Chancery Building at Cathedral of St. Louis, Offices of the Diocese of St. Louis (c. 1962)

Chancery Building at Cathedral of St. Louis, Offices of the Diocese of St. Louis (c. 1962) Photo by Kathy Ediger

St. Louis, Missouri

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Sarmiento talks about the unique design of the Chancery Building.

The Chancery Building may be one of the most overlooked modern buildings in St. Louis. As a fixture on Lindell Boulevard, its surrounded by period-modern structures as well as high-style Gothic and Victorian buildings, both of which help define its significance. The connection between banking and religion? Securing the design could be attributed to both Gander and Sarmiento as devout Catholics in the St. Louis area. It could also be attributed to the association between the functions of a chancery and a bank, collecting money from the parishes and redistributing it, so it was not so far from the programming needs of a bank building.

Architect W.A. Sarmiento's angelic design for the building left the public breathless at its opening. Knowing its story should capture them again. As the St. Louis Globe-Democrat reported, the Chancery was finished so beautifully that "some of the architectural features and new techniques in the use of materials in the building have been almost forgotten." Getting you to see and enjoy beauty was Sarmiento's talent. You hardly knew he was using the newest technology to create a round building or larger plate glass windows than had been tried before. These ideas help draw you to the Chancery and cherish its design.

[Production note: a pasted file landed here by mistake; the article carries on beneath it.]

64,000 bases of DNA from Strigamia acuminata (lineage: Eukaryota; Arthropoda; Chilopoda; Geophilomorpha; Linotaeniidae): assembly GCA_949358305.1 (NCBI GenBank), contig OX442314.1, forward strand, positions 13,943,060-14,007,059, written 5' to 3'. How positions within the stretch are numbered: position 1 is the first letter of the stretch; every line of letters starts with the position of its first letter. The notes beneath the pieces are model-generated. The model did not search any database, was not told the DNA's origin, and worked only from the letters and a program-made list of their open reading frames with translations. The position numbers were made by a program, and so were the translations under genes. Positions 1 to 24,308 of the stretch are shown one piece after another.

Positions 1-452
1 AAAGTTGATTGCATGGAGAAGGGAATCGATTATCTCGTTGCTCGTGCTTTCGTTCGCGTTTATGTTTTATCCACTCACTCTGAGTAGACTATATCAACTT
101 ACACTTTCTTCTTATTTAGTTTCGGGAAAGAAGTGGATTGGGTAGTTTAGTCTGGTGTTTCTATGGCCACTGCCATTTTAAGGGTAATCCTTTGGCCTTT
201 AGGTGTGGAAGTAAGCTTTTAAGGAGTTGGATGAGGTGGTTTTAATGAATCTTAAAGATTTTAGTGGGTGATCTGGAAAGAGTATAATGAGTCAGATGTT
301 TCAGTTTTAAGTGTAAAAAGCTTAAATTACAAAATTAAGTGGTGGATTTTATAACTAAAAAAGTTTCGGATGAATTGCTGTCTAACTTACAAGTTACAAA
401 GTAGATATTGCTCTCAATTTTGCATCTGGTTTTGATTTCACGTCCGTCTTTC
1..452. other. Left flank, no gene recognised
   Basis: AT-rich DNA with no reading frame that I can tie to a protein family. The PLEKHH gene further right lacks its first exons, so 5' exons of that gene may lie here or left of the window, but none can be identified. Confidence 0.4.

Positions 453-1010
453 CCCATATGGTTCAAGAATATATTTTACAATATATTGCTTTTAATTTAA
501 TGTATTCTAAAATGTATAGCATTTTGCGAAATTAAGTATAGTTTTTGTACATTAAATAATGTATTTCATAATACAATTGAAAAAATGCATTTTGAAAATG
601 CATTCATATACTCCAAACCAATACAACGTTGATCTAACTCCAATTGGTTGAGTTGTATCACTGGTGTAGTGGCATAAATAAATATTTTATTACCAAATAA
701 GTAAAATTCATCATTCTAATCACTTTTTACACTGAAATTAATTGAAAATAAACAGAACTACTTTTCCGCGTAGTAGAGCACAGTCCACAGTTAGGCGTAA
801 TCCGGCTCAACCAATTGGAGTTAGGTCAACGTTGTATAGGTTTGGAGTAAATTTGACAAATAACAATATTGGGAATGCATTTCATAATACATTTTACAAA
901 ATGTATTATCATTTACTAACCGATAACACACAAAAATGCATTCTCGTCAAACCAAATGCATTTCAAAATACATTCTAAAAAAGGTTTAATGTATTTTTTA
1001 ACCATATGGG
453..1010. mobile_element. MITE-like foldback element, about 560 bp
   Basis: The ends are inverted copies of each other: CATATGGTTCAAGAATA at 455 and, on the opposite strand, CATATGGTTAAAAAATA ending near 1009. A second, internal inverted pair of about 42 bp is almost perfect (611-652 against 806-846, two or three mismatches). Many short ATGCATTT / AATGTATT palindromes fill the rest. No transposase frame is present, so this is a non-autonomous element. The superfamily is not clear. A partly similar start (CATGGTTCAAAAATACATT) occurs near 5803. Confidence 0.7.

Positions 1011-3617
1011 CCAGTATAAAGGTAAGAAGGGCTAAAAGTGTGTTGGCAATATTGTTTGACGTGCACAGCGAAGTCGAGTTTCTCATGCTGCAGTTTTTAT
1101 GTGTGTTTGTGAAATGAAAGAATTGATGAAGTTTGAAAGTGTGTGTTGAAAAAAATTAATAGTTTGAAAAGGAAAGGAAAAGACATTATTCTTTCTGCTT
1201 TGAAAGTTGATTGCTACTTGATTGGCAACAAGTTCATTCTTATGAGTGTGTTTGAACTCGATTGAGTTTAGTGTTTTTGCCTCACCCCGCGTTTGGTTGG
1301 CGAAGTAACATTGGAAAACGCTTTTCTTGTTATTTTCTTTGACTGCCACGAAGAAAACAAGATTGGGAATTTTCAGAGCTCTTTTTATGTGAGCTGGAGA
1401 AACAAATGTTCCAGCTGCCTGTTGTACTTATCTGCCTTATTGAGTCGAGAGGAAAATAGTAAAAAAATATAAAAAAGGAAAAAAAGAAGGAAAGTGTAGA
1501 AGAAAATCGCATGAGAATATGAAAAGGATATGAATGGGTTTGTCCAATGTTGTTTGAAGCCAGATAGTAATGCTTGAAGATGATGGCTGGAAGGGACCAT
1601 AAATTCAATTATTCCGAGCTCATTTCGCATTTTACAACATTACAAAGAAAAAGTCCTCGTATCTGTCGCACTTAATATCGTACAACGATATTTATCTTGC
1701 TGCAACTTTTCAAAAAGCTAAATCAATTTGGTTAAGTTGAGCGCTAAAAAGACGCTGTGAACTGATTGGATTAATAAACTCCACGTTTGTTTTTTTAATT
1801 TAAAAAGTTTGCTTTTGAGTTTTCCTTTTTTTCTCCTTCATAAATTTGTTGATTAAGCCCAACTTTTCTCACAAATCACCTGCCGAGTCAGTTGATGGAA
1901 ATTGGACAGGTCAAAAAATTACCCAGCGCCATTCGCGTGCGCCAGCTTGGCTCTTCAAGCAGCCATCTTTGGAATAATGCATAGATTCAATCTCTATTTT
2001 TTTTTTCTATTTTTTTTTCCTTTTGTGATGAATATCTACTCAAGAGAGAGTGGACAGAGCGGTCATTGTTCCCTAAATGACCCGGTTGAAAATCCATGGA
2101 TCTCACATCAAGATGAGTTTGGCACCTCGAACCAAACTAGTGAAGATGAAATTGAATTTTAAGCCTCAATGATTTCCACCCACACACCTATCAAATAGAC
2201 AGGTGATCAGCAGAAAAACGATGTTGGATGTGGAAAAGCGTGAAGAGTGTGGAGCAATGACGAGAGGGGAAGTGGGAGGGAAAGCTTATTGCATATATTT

As a complete work in concrete, the building is support by a ring of equally spaced H-shaped concrete supports, joined with a beam. The dome roof sprang from the concrete supports, creating the artistic center skylight of glass baton. A delicate and transparent exterior was attached to the concrete supports. The decorative beltcourse between floors takes its inspiration from the ring of the Archbishop.

On the interior, the lobby appears to be in original condition with white marble walls and floors and a staircase to second floor. The central core of the building reflects the overall round shape seen on the exterior. Within the central core, there is a round central receiving space surrounded by offices. The curved white walls of the central core are two-story and pierced by alternating vertical dashes and dots that hold lighted stained glass behind them. The ceiling has a round stained glass skylight.

For several years as of late, there have been rumors of demolition. The Chancery Building is a demonstration of W.A. Sarmiento's highly significant design ability that produced a local, non-commercial landmark. The building is reflective of its time, its context, and likely its owner's hopes about the future.

Photo credit

Photos #1-6: Kirk Huffaker
Photo #18:  Photo by Kathy Ediger
Photos #7-17: Photo Courtesy W.A Sarmiento

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